Takata Corp. is getting ready to comply with an order from the United States National Highway Traffic Safety Administration (NHTSA) to upgrade a regional recall into national one, according to a report by Nikkei.
NHTSA last week gave Takata until December 2 to declare that its airbag inflators are defective and to issue a national recall – a move that could add a few more million cars to nearly 8 million already recalled.
If Takata fails to heed the order, NHTSA could impose up to $7,000 per vehicle in fines against the Japanese supplier while forcing the company to issue a recall. According to Nikkei, Takata was already in final preparations to expand the recall that has so far only included places having high humidity.
A Takata spokeswoman, however, remarked that no decision had been made regarding the NHTSA order. A number of carmakers have recalled regionally over 4.1 million cars fitted with Takata airbags – with Honda accounting for over half of the called back units.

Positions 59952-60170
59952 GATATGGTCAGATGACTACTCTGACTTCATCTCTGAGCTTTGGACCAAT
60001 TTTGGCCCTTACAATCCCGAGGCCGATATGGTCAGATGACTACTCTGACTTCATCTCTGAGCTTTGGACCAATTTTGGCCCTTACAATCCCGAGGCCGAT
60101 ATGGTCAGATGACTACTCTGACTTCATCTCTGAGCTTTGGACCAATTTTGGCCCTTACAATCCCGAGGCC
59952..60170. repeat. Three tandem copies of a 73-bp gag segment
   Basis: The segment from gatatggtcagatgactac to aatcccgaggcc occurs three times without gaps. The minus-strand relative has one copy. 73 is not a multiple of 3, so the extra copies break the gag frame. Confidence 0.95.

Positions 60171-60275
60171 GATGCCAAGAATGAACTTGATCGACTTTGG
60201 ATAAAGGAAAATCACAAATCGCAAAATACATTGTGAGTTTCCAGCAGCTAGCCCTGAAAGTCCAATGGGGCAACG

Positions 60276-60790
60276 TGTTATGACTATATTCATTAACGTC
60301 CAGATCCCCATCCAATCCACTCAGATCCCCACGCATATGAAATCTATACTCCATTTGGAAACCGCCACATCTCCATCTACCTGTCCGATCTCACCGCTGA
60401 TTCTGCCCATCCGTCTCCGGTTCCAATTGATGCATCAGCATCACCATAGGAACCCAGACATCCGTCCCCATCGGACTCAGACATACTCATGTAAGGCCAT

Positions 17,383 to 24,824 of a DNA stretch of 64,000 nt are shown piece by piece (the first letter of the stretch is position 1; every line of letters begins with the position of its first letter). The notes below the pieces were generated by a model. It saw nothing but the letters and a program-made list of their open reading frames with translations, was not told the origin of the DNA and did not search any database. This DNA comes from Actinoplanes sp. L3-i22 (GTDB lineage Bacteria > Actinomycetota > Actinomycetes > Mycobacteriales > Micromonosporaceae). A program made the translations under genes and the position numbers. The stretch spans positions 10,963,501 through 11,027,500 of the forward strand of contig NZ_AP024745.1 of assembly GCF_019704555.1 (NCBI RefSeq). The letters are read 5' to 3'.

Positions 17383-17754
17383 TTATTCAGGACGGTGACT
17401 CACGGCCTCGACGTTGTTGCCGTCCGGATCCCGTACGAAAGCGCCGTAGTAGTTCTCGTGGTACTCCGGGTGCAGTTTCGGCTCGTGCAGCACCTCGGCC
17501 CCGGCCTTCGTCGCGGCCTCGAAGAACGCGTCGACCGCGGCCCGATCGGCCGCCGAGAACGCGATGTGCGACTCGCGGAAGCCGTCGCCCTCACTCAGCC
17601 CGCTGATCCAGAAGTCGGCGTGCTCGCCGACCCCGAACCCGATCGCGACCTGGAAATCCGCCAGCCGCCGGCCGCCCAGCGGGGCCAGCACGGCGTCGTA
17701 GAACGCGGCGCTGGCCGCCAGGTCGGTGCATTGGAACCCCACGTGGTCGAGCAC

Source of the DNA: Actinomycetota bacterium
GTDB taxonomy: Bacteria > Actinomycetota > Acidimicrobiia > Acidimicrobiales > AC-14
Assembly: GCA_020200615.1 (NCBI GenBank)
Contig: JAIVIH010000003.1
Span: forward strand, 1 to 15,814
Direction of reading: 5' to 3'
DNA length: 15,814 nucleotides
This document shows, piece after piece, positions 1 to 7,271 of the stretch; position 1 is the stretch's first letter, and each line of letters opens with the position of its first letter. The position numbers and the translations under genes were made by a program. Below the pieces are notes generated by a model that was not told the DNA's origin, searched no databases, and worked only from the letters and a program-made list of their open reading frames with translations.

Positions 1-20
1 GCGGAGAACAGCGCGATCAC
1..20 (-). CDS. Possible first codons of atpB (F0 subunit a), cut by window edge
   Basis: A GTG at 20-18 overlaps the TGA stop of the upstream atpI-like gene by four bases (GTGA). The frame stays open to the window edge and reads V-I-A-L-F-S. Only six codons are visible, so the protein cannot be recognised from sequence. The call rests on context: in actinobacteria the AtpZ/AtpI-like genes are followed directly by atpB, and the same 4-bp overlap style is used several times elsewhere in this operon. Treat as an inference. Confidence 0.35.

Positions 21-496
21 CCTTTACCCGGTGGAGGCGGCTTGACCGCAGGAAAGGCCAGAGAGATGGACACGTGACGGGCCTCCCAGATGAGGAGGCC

Takata, however, has refused to heed requests to a nationwide region, saying that it could divert replacement parts away from the where they are needed the most. In the past few years, around 10 carmakers have recalled globally around 16 million vehicles with the airbags, which has been tied to five deaths.
Auto regulators in Japan have also said a recall of affected vehicles – numbering around 200,000 cars mostly from Honda and Mazda -- could be initiated in the country if Takata complies with NHTSA’s order for nationwide callback in the US.
So far, carmakers have recalled around 2.6 million cars with possibly faulty airbags in Japan. Japan may also see an expanded recall over another issue reported in November regarding an "unusual deployment" of a Takata airbag in a scrapped car.
Just last month, NHTSA has asked Honda to provide documents and answer questions under oath linked to the current probe of potentially faulty air bags fitted in millions of recalled vehicles. NHTSA essentially wants to see all internal communications at Honda related to Takata airbag inflators. The agency also wants to see field reports, warranty claims and pre-suit legal claims, incidents and lawsuits related to the issue. Honda has until December 15 to produce the documents requested by NHTSA.
In nearly seven years, around ten major carmakers using Takata airbags have recalled over 11 million cars in the US and over 17 million around the world to replace inflators linked to at least four deaths and several serious injuries. Interestingly, all the deaths occurred with vehicles from Honda, which has also recalled back nearly 7.6 million cars in the US since 2008 and more than 9.5 million cars globally.